AUSA NEWS: Army Plowing Ahead with Robotic Combat Vehicle
A robotic combat vehicle participates in an Army demonstration.
Photo: ArmyThe Army is betting big on robotic platforms as it works to replace its aging combat vehicles.
“Something that I think is going to revolutionize the way we fight in the future … [is] robotic combat vehicles,” said Brig. Gen. Ross Coffman, director of the next-generation combat vehicle cross-functional team under Army Futures Command. “I truly believe that as we fight, … that robots will be in involved.”
The command — which was stood up last year — has identified the NGCV as one of its top modernization priorities. It is envisioned as a family of manned and unmanned platforms that will replace the Army’s legacy combat vehicles.
It is currently experimenting with robots and has identified a need for platforms in three different weight classes including light, medium and heavy. The systems — which are payload agnostic — are equipped with a variety of sensors and weapons, Coffman said during a media roundtable with reporters Oct. 14 at the Association of the United States Army’s annual conference in Washington, D.C.
“These experiments are going to allow us to know how to best use them or how to employ the weapons,” he said. “Then in 2023, we're going to make a decision of how to proceed with the robots.”
Jeffrey Langhout, director of the ground vehicle systems center, said the service is right in the middle of a series of experiments with robotic vehicles.
“We built four robots that are refurbished M113s track vehicles and we've taken two Bradleys and gutted them and turned them into two control vehicles,” he said. “We put all kinds of sensors on them — some of the sensors we've lifted from our automotive industry. And we have got some new technology sensors that we've put on these vehicles.”
There have been some initial tests with those systems, he noted. The vehicles are now at Army Test and Evaluation Command and are being prepped for a safety release before they are delivered next spring to an activity duty component to experiment with, he added.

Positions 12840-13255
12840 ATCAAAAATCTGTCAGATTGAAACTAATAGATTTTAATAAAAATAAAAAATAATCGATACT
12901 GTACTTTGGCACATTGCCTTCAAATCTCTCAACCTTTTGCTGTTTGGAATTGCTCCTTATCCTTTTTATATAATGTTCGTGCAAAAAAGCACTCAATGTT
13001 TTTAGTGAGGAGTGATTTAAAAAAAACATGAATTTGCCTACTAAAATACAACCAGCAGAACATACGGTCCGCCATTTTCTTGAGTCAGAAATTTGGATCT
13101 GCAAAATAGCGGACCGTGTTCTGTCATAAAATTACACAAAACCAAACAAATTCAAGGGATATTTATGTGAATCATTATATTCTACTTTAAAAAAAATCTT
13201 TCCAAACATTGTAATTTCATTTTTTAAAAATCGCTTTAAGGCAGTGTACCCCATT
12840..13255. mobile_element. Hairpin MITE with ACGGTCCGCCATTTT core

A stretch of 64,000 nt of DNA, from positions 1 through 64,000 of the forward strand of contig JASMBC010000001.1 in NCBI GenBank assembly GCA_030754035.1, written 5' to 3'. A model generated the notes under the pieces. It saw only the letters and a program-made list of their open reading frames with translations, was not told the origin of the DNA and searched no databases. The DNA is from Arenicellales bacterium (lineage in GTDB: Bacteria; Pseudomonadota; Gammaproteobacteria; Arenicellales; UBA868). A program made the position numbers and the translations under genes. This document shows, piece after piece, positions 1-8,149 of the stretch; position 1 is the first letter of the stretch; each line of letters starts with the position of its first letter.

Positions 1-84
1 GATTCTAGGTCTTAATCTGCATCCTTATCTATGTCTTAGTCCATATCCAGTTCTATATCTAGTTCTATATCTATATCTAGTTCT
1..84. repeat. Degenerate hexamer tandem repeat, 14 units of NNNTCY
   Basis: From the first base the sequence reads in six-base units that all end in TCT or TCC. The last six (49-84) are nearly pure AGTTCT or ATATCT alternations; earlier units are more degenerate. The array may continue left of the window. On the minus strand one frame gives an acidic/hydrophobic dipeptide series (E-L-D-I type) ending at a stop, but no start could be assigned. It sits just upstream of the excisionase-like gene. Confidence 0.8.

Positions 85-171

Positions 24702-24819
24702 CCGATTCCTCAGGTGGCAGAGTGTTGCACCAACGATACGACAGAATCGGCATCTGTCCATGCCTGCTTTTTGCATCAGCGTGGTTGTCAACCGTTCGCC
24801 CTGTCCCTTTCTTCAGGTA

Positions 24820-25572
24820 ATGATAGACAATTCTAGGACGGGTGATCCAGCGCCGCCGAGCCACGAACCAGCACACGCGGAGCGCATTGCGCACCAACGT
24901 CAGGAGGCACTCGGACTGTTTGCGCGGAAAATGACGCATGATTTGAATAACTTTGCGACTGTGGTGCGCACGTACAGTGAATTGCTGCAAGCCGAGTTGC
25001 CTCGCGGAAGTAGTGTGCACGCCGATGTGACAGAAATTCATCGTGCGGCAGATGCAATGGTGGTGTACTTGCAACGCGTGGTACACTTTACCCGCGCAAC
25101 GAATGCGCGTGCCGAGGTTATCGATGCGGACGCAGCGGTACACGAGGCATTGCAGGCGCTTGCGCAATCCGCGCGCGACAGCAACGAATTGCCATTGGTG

Coffman noted that next March there will be a press day at Fort Carson, Colorado, where reporters can see some of the experiments going on with the service’s robotic vehicles.
There will be another experiment in 2021, which will commence phase two of the Army’s approach, he said.
“We'll move from the platoon operations to company-level operations,” he said. “As a guy that's been around combat vehicles for his whole life, I can take the lessons learned from a company-level operation and apply it directly to brigade because a brigade commander fights two levels down at the company level.”
In 2023, the service will have another experiment at the company-level but will introduce heavy systems into that exercise, he added.
The service plans to release a solicitation for light and medium vehicles in November, Coffman said.
That will get downselected in the spring to one vendor that will build four light systems and one bidder that will build four mediums, he noted. They will then have one year to deliver four of the platforms.
The Army also recently participated in a “robot rodeo” in Texas, Langhout noted.
“We asked industry to bring … whatever you have, bring it to us,” he said. “They went out onto a course down in Texas and they spent a week there and drove around in the mud and we saw all kinds of different things and some of them worked great. Some of them didn't work.”
Langhout called the event a great success but noted that while industry submitted many light vehicles, there were no medium systems present.
“It was exactly, in my opinion, what the Army needs to do,” he said. “Give us what you got. Show up, let's play for a week and let's see what it can do. ... It was very unambiguous. We got to see exactly what it was and what we could and couldn't do. And it helped inform the ultimate activity that's going on today.”
Coffman added that the event is one way the Army is trying to increase communication with industry and get technology into the hands of soldiers to test.
Topics: Army News
These RCVs would be huge Game Changers depending on how they are used. One would think for only U.S. Heavy Mechanized Armor and Infantry units. However, they would be ideal for special forces and U.S. SOFs in Benghazi, Syria, Niger, Somalia, Afghanistan, and Iraq would have fought and fared differently if they had a RCV for heavy firepower and armored protection. Even if knocked out and immobilized, the RCV might still be able to shoot and provide cover if it didn't explode.Krashnovians at 6:51 PM